One of the biggest leaps the latest gaming consoles offer over those that game before is high-speed storage. Video game loading times have been cut down dramatically and the in-game performance of games that use asset streaming has also received a massive boost.
PCs simply can’t take advantage of the speeds that modern SSDs offer, but DirectStorage brings that technology from Xbox to Windows 11 computers. It’s a feature of the operating system that lets the GPU accelerate transfer speeds while also relieving the CPU from some of the overhead involved. The end result is a much speedier data transfer experience in games.
Unfortunately, you need some very specific hardware components for DirectStorage to work, but eventually, all computers will meet those requirements. Initially, only 1TB SSDs could use DirectStorage, but that requirement was later removed. At the time of writing, you need an SSD that uses the NVMe protocol and a DirectX 12 GPU with shader model 6.0 support.
Whether you have a computer capable of DirectStorage today or not, Windows 11 sets the stage for a new generation of games that can really push data throughput.
It’s the Future of DirectX
Both Windows 10 and Windows 11 support DirectX 12 Ultimate, Microsoft’s latest API packed with the latest features developers can use to make eye-popping games. So, for now, Windows 10 gamers can access the same feature set assuming they have the right hardware to support it, but that won’t be true for long. Windows 10 will reach the end of its support life in October of 2025. This makes it a safe assumption that future DirectX developments will be coming to Xbox consoles and Windows 11, with no promise of that happening past the official expiration date of Windows 10.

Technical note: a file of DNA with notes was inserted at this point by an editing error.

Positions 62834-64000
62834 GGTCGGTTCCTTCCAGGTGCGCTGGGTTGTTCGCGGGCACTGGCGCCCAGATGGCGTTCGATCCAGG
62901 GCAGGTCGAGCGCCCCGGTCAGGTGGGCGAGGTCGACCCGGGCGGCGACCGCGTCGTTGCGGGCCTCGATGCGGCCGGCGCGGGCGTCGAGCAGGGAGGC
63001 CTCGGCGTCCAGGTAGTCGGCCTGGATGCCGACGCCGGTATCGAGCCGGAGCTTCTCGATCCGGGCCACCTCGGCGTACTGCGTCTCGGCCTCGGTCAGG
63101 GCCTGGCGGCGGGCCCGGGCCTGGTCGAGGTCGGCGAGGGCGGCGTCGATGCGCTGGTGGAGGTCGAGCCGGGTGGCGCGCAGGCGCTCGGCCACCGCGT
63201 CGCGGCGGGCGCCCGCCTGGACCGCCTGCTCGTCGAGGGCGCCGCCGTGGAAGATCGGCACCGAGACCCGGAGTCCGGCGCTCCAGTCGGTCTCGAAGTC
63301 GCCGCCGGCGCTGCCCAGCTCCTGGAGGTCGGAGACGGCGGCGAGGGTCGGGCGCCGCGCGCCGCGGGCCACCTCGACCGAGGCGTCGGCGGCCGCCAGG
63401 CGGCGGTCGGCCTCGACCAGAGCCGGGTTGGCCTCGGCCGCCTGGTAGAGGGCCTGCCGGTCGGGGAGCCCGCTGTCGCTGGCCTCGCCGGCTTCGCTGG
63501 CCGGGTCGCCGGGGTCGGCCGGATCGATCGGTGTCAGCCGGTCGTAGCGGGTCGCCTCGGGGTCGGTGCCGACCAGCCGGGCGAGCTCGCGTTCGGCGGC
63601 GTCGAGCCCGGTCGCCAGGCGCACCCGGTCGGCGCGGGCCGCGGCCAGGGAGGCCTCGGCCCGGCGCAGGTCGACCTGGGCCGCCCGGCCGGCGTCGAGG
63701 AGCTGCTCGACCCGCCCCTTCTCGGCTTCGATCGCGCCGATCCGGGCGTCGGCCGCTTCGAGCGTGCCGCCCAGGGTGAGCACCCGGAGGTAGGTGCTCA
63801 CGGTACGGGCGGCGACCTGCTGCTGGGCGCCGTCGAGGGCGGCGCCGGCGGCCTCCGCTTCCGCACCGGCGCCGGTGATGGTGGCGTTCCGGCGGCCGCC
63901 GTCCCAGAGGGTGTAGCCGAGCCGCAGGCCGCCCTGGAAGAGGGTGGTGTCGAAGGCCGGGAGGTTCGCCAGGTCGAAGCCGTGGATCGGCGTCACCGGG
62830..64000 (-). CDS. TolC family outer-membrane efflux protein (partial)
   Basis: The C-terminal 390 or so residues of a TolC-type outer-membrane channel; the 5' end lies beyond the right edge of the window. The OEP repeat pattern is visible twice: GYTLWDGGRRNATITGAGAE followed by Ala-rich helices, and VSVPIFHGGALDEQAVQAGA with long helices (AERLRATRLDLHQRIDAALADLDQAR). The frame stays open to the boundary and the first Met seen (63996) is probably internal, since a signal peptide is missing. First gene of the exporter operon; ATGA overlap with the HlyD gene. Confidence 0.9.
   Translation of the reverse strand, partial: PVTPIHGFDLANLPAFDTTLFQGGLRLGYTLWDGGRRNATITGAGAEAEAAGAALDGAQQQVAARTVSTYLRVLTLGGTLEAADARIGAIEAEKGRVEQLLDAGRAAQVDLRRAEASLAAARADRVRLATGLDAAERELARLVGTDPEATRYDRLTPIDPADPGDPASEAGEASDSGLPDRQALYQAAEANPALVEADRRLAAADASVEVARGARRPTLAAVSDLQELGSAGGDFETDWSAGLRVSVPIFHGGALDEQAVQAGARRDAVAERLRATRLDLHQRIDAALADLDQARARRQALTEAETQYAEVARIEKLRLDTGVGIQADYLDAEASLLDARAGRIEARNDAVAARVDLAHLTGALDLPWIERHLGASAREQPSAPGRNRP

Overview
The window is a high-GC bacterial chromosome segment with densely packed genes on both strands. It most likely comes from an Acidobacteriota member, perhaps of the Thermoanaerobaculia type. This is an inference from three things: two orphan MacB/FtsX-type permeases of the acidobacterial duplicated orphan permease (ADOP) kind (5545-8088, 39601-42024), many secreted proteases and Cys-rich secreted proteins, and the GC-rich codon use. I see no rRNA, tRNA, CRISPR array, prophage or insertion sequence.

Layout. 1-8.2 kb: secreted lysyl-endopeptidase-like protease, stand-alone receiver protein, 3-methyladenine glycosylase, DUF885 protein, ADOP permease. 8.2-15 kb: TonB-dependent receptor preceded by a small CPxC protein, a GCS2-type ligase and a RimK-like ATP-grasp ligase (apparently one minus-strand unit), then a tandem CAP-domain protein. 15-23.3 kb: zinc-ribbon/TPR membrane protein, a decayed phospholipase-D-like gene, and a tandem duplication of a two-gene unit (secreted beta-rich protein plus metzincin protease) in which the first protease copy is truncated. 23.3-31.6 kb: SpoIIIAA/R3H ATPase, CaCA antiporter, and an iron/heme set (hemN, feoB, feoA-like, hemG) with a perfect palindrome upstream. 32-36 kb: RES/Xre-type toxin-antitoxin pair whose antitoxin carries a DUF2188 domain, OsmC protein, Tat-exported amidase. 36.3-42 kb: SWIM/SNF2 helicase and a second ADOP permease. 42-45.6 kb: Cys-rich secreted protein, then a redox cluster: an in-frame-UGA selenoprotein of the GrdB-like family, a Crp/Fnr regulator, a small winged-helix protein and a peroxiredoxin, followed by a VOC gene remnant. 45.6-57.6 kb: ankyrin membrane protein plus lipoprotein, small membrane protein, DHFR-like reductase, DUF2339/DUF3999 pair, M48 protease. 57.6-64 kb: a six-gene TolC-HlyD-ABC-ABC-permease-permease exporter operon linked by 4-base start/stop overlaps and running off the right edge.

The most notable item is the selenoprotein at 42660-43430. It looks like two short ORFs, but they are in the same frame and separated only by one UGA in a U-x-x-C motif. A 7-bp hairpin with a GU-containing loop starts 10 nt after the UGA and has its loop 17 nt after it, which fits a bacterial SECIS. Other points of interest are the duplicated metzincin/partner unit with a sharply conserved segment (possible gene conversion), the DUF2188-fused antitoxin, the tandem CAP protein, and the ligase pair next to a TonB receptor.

There’s no rush, of course, since we expect at least DirectX 12 Ultimate updates for Windows 10 until the end of support, but if want to experience the next development in gaming features Windows 11 is the place to do it for the foreseeable future.
Next-generation CPU Support
The latest Alder Lake CPUs (that’s the 12th-generation models) from Intel brings a new hybrid architecture to desktop computers with high-performance cores and efficient cores mixed together for maximum efficiency. This is great for gaming because it means that games have full access to high-performance cores while the efficient cores take care of background housekeeping tasks and gaming-adjacent applications like Discord or streaming apps.
At the time of writing in February 2022, only Windows 11 fully supports these CPUs and the complex task scheduling intelligence needed to make sure the right processor gets the right job.
Xbox Features We’d Like to See in Windows 11
While features like Auto-HDR and DirectStorage are welcome indeed, there are still some features that only exist on Microsoft’s latest consoles. In particular, we’d love to see the Xbox’s Quick Resume come to Windows PCs. This feature saves a snapshot of a game to your SSD and lets you instantly resume a game from where you were last playing. This feature makes more sense on a gaming console where multiple people share the same system, but it would still be nice as an option on Windows 11 gaming PCs!